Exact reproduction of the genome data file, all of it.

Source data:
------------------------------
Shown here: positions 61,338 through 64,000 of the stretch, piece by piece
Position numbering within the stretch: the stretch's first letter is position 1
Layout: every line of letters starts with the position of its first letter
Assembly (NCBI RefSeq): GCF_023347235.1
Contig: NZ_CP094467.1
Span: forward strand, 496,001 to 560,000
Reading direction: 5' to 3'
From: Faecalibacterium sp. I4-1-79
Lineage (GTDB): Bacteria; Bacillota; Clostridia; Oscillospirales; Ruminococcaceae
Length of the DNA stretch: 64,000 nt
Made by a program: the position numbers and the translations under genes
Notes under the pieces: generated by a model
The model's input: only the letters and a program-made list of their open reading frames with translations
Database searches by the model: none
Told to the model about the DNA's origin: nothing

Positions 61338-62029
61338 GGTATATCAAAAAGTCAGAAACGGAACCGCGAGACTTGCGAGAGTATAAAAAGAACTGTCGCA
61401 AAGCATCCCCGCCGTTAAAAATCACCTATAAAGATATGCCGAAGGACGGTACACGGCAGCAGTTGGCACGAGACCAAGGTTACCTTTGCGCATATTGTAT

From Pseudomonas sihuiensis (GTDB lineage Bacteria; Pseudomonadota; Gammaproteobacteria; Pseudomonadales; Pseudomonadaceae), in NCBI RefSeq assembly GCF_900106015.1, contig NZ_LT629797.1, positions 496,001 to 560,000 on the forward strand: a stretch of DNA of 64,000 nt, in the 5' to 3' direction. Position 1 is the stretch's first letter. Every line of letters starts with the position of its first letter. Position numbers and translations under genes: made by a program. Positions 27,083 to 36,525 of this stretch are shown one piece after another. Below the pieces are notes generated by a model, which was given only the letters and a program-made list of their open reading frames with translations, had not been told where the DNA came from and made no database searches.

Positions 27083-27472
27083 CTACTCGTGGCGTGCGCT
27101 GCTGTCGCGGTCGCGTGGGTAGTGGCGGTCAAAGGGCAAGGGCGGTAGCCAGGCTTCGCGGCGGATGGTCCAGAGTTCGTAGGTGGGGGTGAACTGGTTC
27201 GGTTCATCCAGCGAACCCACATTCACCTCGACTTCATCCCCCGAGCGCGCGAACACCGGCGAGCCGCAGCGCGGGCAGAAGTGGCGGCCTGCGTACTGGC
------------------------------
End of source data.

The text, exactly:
Shown here: positions 61,338 through 64,000 of the stretch, piece by piece
Position numbering within the stretch: the stretch's first letter is position 1
Layout: every line of letters starts with the position of its first letter
Assembly (NCBI RefSeq): GCF_023347235.1
Contig: NZ_CP094467.1
Span: forward strand, 496,001 to 560,000
Reading direction: 5' to 3'
From: Faecalibacterium sp. I4-1-79
Lineage (GTDB): Bacteria; Bacillota; Clostridia; Oscillospirales; Ruminococcaceae
Length of the DNA stretch: 64,000 nt
Made by a program: the position numbers and the translations under genes
Notes under the pieces: generated by a model
The model's input: only the letters and a program-made list of their open reading frames with translations
Database searches by the model: none
Told to the model about the DNA's origin: nothing

Positions 61338-62029
61338 GGTATATCAAAAAGTCAGAAACGGAACCGCGAGACTTGCGAGAGTATAAAAAGAACTGTCGCA
61401 AAGCATCCCCGCCGTTAAAAATCACCTATAAAGATATGCCGAAGGACGGTACACGGCAGCAGTTGGCACGAGACCAAGGTTACCTTTGCGCATATTGTAT

From Pseudomonas sihuiensis (GTDB lineage Bacteria; Pseudomonadota; Gammaproteobacteria; Pseudomonadales; Pseudomonadaceae), in NCBI RefSeq assembly GCF_900106015.1, contig NZ_LT629797.1, positions 496,001 to 560,000 on the forward strand: a stretch of DNA of 64,000 nt, in the 5' to 3' direction. Position 1 is the stretch's first letter. Every line of letters starts with the position of its first letter. Position numbers and translations under genes: made by a program. Positions 27,083 to 36,525 of this stretch are shown one piece after another. Below the pieces are notes generated by a model, which was given only the letters and a program-made list of their open reading frames with translations, had not been told where the DNA came from and made no database searches.

Positions 27083-27472
27083 CTACTCGTGGCGTGCGCT
27101 GCTGTCGCGGTCGCGTGGGTAGTGGCGGTCAAAGGGCAAGGGCGGTAGCCAGGCTTCGCGGCGGATGGTCCAGAGTTCGTAGGTGGGGGTGAACTGGTTC
27201 GGTTCATCCAGCGAACCCACATTCACCTCGACTTCATCCCCCGAGCGCGCGAACACCGGCGAGCCGCAGCGCGGGCAGAAGTGGCGGCCTGCGTACTGGC